Mark up your calendars: there are only about five months left in the current Windows 10 feature update development cycle.
No more needing to say later this year or sometime this fall when we are discussing the release of the fourth major feature update for Windows 10.
That update, known by its code name of Redstone 3 right now, has already begun its development cycle and is now expected to be released in September 2017.
We now know this targeted release month based on news from Microsoft today.
In an announcement on the Windows for Business blog, we have learned that the Redmond company has decided to align the release and support cycles of Windows 10, Office 365, and System Center Configuration Manager. This means that each of those products will be released in the same month each year, March and September, plus each of them will receive 18 months of support following its feature update release.
While this announcement is directed towards business customers it does have a consumer impact. Consumers, especially enthusiasts and early adopters, will appreciate the steady pace of releases intermixed with the Windows 10 feature update development cycle that Windows Insiders take part in for each upgrade.
But one thing you will notice immediately is that the development cycle is going to get compressed with this new plan from Microsoft.
I'm speculating here, but maybe that is why Microsoft released the first Redstone 3 build in between the early release and official availability this month - to get a head start - with three PC builds already released to Insiders for testing.
Anyway, Microsoft started off with plans to release two feature updates every year for Windows 10 when it was initially released and this calendar year was going to be the first time it would happen since Windows 10 became publicly available. However, the three feature updates released so far have been spaced further apart compared to the new plan.
Take a look...
Windows 10 Version 1507 (Initial Release)
Release Date: 29 July 2015
Windows 10 Version 1511 (November Update)
Release Date: 12 November 2015
Time since previous feature update: 3 months and 14 days (106 days total)
Windows 10 Version 1607 (Anniversary Update)
Release Date: 02 August 2016
Time since previous feature update: 8 months and 21 days (264 days total)
Windows 10 Version 1703 (Creators Update)
Release Date: 11 April 2017
Time since previous feature update: 8 months and 9 days (252 days total)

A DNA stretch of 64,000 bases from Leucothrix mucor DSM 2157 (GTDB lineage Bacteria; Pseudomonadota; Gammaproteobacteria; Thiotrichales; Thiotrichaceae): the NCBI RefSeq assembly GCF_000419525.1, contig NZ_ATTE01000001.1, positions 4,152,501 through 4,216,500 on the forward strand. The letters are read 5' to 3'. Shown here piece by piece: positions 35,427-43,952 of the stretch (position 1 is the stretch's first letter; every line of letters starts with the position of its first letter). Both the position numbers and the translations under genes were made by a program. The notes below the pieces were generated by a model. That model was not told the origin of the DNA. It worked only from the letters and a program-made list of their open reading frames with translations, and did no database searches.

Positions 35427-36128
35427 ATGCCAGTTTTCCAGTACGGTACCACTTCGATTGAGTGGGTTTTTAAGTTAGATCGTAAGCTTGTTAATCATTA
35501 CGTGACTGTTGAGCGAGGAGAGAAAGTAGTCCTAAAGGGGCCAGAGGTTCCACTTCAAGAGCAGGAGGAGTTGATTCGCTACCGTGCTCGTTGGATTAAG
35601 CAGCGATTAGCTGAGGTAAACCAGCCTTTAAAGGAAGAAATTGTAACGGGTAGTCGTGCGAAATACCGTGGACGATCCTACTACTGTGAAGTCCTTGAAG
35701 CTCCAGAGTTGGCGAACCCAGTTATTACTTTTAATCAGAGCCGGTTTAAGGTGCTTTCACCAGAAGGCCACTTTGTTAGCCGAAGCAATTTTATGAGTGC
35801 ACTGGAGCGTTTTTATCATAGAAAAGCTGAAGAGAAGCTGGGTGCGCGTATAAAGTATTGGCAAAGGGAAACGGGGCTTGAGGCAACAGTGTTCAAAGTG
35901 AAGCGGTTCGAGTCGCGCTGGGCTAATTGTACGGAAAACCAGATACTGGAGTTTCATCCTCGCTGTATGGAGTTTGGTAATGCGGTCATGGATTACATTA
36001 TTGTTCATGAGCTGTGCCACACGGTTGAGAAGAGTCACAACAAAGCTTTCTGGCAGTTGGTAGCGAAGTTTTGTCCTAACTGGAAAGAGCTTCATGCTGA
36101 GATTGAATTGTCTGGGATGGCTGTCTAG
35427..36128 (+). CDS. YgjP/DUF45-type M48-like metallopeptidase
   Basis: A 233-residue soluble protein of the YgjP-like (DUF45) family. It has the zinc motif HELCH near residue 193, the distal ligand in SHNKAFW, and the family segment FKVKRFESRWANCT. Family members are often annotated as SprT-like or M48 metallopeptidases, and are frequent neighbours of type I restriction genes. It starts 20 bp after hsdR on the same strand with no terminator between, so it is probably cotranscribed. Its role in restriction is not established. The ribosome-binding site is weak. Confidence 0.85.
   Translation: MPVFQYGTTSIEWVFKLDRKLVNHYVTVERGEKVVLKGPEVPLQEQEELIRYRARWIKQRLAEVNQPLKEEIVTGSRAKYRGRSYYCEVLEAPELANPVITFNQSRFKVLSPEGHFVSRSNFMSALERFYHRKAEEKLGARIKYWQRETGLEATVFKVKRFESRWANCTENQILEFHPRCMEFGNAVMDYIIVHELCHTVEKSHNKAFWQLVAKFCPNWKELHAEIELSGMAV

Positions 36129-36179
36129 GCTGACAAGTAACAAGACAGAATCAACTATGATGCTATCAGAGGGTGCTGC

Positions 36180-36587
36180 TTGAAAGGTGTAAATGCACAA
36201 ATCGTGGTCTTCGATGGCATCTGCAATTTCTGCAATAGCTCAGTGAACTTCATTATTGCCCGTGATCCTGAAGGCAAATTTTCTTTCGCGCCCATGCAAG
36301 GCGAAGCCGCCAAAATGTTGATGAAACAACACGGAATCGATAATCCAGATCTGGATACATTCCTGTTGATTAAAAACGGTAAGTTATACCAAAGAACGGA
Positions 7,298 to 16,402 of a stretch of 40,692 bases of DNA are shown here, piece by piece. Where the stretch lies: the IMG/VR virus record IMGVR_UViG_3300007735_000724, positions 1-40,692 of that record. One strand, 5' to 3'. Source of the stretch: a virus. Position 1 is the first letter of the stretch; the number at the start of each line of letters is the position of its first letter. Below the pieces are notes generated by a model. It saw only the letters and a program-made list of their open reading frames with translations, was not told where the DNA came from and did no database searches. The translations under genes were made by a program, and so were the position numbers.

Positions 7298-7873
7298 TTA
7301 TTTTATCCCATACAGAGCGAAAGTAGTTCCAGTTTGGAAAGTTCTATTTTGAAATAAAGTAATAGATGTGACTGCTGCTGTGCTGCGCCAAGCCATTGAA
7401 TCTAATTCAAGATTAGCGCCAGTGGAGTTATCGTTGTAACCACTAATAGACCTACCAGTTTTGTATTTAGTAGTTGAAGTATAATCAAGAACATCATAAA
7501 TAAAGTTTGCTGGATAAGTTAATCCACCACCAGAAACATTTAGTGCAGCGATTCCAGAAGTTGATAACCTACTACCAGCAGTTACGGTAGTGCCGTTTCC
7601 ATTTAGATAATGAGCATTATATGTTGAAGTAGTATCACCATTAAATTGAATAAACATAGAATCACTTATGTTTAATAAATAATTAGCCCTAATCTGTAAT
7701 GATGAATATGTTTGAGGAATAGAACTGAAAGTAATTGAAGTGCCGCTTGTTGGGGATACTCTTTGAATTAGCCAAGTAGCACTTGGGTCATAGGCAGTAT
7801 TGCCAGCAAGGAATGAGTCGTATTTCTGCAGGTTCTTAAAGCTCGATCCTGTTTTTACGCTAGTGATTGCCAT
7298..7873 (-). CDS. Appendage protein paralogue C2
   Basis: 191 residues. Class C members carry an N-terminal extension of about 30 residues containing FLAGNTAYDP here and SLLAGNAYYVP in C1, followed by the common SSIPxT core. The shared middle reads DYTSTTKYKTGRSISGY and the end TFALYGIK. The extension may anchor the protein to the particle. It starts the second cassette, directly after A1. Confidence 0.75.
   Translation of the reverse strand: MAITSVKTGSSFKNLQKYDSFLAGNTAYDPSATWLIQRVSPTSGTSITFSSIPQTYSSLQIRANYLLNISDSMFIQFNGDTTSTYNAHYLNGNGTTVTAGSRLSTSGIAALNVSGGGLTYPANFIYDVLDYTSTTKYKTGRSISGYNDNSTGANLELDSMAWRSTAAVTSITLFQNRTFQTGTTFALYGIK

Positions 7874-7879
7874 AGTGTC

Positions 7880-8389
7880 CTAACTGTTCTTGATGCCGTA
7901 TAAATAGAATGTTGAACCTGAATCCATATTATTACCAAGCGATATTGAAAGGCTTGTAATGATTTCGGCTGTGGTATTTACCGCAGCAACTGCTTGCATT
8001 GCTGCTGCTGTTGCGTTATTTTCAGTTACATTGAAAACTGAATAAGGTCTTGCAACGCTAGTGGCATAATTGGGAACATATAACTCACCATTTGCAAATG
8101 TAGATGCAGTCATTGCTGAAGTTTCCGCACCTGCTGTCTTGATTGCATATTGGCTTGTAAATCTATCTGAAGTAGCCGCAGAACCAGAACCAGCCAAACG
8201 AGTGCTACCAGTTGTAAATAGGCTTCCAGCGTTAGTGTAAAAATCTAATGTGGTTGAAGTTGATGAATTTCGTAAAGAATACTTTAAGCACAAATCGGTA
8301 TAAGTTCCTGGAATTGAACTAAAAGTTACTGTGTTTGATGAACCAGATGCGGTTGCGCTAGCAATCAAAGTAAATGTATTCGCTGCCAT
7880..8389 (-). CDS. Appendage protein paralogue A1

As you can see, the Windows team had a solid 8 months plus for each of the last two feature update development cycles.
Under the new planned release targets of March and September there will be approximately six months between releases to work on the next feature updates development. This removes about 25% of the development cycle time compared to the last two update cycles. Of course, you have to also consider the September to March cycle including the December holidays which eats up a few weeks of that cycles available time due to vacations, etc.
So does this change anything in the long run? Maybe: It's possible the shorter time frame for working on each feature update means they will not be as dramatic/ambitious, i.e. not full of major updates, and therefore each update will become even more incremental compared to their predecessor.
While it is great to get new features in Windows 10 with big updates, maybe more focused development will mean more stability-related work with just a sprinkle of minor additions to the operating systems capabilities. We still see a wide variety of experiences in Windows 10 with each feature update. Stability efforts could go a long way towards improving the upgrades between feature updates.
In turn, that creates more confidence in the operating system itself and that confidence from consumers can then translate into business confidence with the upgrade cycles. By the time the end of Windows 7's 10 year life cycle support period arrives in January 2020, Microsoft will have nearly three years of working within this new twice a year release cadence and will have the system well established.
Who couldn't use some stability in their Windows 10 existence?